Let's explain what all this serve for:
setais used to give values to variables permanently
setis used to give values to variables for the short time (untill you shut the game down)
bindis used to bind something to a key.
waitis used to wait given ammount of miliseconds
echois used to print sth in console
sayis used to say something on chat (on server side we use "svsay" to talk on chat instead)
- semicolon (;) is used to separate commands
- +you can also put ordinary commands like rate 25000 or even kill... if only you wish the vstr to kill you :P
To create a vstr just open a text file follow the scheme:
seta <vstr name> "command1;command2;command3;...;command n"
Than save the file as .cfg
seta sayhello "clanpass myclanpass08; wait 2000; say_team mod clan; wait 1000; say ^1hello!"
will make a vstr logging you on clanchat and than saying "hello" to everyone. To execute it firstly exec the cfg file you put it in and than use command
There is 1 more thing you may wish to know about vstrs. You can make vstr that operates on others!
For example you may have 2 vstrs: 1 for switching something on, 1 for switiching off. And you can make third one, which will be used to toggle both of them: On first use it will use 1st of them, on the next use- 2nd, on the third use it will use 1st again.
See how it works:
seta switcher "vstr state1" seta state1 "set switcher vstr state2; <do something here>" seta state2 "set switcher vstr state3; <do other thing here>" seta state3 "set switcher vstr state1; <do another thing here>"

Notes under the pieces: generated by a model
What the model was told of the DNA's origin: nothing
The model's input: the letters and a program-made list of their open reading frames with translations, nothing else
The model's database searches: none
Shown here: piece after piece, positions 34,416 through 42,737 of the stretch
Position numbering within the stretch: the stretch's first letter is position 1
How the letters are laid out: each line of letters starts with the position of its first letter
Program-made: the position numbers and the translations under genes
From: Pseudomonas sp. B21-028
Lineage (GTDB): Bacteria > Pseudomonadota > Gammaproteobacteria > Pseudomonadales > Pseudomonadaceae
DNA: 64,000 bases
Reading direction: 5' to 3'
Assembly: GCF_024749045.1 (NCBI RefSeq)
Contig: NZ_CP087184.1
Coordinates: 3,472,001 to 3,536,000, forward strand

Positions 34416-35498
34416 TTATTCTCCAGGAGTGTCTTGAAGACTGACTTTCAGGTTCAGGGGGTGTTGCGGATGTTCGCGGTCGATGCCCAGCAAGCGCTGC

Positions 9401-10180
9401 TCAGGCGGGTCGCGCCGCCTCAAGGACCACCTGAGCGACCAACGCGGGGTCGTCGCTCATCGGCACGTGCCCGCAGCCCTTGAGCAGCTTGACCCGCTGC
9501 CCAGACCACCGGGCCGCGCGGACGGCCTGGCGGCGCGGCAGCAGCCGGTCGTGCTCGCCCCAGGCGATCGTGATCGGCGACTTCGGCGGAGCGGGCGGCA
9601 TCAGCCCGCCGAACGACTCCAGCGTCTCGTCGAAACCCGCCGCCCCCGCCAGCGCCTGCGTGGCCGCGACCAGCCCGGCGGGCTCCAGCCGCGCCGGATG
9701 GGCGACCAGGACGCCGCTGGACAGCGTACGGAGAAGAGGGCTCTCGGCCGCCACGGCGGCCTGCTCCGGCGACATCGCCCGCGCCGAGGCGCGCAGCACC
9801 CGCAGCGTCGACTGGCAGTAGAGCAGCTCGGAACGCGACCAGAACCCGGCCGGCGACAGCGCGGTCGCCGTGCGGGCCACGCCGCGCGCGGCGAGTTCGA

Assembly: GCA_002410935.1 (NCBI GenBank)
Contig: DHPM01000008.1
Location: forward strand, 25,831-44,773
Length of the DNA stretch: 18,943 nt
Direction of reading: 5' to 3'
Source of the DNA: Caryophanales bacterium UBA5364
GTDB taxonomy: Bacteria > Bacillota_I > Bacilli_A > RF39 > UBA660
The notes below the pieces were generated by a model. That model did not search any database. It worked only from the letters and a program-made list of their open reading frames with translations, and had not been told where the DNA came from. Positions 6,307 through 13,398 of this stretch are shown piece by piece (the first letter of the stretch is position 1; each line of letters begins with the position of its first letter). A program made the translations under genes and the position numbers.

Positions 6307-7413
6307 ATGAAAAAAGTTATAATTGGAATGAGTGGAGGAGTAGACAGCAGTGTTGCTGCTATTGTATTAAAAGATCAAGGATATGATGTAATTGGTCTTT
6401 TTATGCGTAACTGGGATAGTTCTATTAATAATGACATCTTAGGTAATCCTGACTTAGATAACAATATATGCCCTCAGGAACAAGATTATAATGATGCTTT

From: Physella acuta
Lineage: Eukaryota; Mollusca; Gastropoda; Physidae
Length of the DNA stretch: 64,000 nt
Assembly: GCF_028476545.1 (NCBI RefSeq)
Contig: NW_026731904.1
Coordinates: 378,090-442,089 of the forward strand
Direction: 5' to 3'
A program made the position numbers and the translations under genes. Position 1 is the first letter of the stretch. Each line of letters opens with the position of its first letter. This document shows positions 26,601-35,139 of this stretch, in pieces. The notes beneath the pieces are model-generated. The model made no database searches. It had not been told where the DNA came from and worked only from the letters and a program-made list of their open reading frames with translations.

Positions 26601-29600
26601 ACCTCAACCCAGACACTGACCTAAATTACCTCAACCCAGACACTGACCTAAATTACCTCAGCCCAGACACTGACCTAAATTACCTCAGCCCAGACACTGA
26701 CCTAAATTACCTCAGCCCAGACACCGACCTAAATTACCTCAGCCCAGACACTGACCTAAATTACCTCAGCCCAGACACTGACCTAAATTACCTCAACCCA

As you might have realised the firstly declared vstr is the "operating" one. The only argument we give to such operating vstr is the name of the vstr it should execute on its first use.
So when used, the switcher will execute vstr state1. State1 vstr will point switcher to state2, so that on the next use switcher will use state2. So when we will use switcher again it will execute state2. On next use- state3 and on the next- state1 again.
It is very simple and nice way of making things easier for ourselves, as we dont have to remember names of all vstrs- we may just have 1 to toggle them!
Look at the example from the real EFF server vstr file:
seta Jvm "vstr jvm_0" seta jvm_0 "set Jvm vstr jvm_1;say ^2Jedi Vs Merc ^5switched off (0);seta g_jediVmerc 0" seta jvm_1 "set Jvm vstr jvm_2;say ^5Classic ^2Jedi Vs Merc (^51^2);seta g_jediVmerc 1" seta jvm_2 "set Jvm vstr jvm_3;say ^5All items for mercs ^2Jedi Vs Merc (^52^2);seta g_jediVmerc 2" seta jvm_3 "set Jvm vstr jvm_0;say ^5Ampowered Vs SuperMerc ^2(^53^2);seta g_jediVmerc 3" seta JvM_start "seta g_weaponDisable 0;seta g_jediVmerc 3;map_restart;say ^2 Gametype set to ^5 Empower vs SuperMerc ^2. Game begins. "
As you see the admin can use
/amvstr jvm to toggle between possible types of Jedi vs Merc. Each time he will be informed which state is chosen at the moment. Each vstr will change the settings and point the operating vstr to the next one.
Additionaly admin can use
/amvstr jvm_start to set default settings and begin Jedi vs Merc right when he types it (as you see jvm_start executes command
map_restart, which will restart the map introducing all changes made so far and instantly starting the JvM slaughter :j )
! ATTENTION: Vstrs names are NOT case-senstive ("JvM" will equal "jvm").